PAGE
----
“Jordan’s wealth of personal and professional lived experiences regarding conversion practices, and relationships with faith-based and 2SLGBTQ+ communities, meant that even though he didn’t come to us from academia … he was extremely well prepared to lead this project,” says Kwag, CBRC’s acting executive director. “The work to better understand the complexities of queer and trans conversion practices and SOGIECE, and their horrifying impact on survivors, is so difficult and draining, it truly takes someone with his empathetic leadership.”
The federally funded project was conducted online and in focus groups over a period of more than one year, from February 2021 to March 2022. Sullivan and his co-researchers sought to better understand survivors and learn how best to help them on the road to recovery.
While the project focussed on uncovering what types of support survivors needed, Sullivan says, researchers also heard about the lasting impact of “treatment” on survivors. “The most common impacts were shame, anxiety, depression, difficulty celebrating your 2SLGBTQ+ identity, difficulty in intimacy and relationships with others,” says Sullivan. “I found it very interesting that shame was identified by 83 percent of participants as the most commonly experienced impact.” Shame was also the most commonly listed barrier to recovery. “And that’s the one that I probably struggle with the most,” Sullivan says.
An overwhelming majority of survivors said one of the supports they needed most were resources to help spread awareness that even small, subtle efforts aimed at changing someone’s orientation or identity are just as harmful as the most blatant ones. They also listed the following as important: access to affirming therapists experienced in a variety of trauma, free or subsidized therapy, education for the mental health community about SOGIECE/CT and a multidisciplinary support system for complex trauma.
Sullivan told Xtra coordinating the survey forced him to deal with his own trauma.
“I came to recognize that I have been deeply harmed by these practices,” Sullivan says. “For me, it was at the hands of religious leaders. For others, it was at the hands of healthcare professionals or from family, friends or wider society, or all three. But most of us survivors don’t recognize that we’ve been harmed, and until we recognize the harm that’s been done to us, then we’re not ready to reach out for help.”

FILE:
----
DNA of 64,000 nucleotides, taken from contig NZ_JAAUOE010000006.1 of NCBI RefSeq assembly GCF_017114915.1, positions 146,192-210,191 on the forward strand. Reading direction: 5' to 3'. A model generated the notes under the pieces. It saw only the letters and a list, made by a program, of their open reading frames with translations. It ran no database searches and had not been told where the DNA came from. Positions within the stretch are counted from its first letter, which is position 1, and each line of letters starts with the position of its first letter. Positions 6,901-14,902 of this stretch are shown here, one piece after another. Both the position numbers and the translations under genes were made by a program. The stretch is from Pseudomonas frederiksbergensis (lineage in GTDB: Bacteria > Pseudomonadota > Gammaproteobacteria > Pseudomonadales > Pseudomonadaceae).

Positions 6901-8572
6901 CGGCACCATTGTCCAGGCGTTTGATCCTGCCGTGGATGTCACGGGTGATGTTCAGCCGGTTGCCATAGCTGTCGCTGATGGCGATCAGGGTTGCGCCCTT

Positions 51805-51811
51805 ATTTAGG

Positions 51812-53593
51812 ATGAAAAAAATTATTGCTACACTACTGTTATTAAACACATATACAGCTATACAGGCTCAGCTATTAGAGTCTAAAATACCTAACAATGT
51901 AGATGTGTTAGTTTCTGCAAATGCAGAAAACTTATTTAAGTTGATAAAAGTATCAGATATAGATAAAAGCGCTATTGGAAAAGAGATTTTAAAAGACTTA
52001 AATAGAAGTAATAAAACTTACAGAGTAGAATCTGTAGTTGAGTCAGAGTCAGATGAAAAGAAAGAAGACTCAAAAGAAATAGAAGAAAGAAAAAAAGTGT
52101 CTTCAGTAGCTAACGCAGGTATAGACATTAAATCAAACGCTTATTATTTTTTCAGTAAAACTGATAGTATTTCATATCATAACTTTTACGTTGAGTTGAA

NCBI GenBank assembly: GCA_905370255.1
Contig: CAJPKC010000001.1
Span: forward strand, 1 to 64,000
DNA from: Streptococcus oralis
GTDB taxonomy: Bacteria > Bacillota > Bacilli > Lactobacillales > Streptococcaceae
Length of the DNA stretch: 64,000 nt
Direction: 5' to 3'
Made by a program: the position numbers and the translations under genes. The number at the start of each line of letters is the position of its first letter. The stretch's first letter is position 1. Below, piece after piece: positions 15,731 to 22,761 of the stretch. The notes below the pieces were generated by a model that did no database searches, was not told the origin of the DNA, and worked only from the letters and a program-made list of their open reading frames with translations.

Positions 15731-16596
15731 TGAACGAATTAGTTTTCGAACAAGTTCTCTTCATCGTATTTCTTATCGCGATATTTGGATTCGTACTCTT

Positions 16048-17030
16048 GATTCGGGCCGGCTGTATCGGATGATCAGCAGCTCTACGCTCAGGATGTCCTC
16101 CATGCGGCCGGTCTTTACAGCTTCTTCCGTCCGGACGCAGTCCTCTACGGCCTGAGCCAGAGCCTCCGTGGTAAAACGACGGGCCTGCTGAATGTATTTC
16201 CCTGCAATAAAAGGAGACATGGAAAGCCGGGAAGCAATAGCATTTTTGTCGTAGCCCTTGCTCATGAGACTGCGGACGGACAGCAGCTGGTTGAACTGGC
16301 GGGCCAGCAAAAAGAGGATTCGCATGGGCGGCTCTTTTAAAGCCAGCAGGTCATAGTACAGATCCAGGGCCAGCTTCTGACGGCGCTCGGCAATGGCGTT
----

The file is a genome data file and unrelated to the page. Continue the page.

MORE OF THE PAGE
Sullivan, who came out as lesbian at 33, revealed he’s only recently felt ready to find help as a result of coordinating this research. “It’s made me reach out,” he says. “I now have a therapist I just started with, about a week ago, to begin working on the trauma and the impact of what it’s had on my life.”
“This project, for me, has been very healing, but it’s been eye-opening, too,” he told Xtra. “One of the most important things, is something many communities have said: ‘Nothing about us without us.’”
One area Sullivan is excited to talk about is the positive experience he and other survivors share.
“When we walk away from non-affirming people, non-affirming spaces and places, we find hope. We can recover, we can live authentically. We can be fully present in our lives, and we can build healthy friendships and engage in intimate relationships. But there are no shortcuts. It’s a challenging journey, for sure. I’m in the midst of mine.”
Sullivan says CBRC is using this research as a launchpad to create a new resource: a knowledge hub utilizing SOGIECE data and information. Its goal is to further develop a key part of recovery: Connection and storytelling.
“Hearing from someone who has a similar experience to us makes all the difference in the world for people who are survivors, who have that internalized homophobia, biphobia, transphobia, who have to deconstruct and reconstruct from all the myths that they’ve been told around sexual and gender minorities,” he says. Sullivan says another one of the things he’ll be working on in the next year is supporting survivor initiatives, such as CT Survivors Connect.
If he has any regrets at all, Sullivan said it’s that their research was not intersectional enough. ”I know we had good representation from survivors who are BIPOC, but they were too few in number to do focused, group-level analyses in this report,” he says. “Which is why continued research needs to be done.”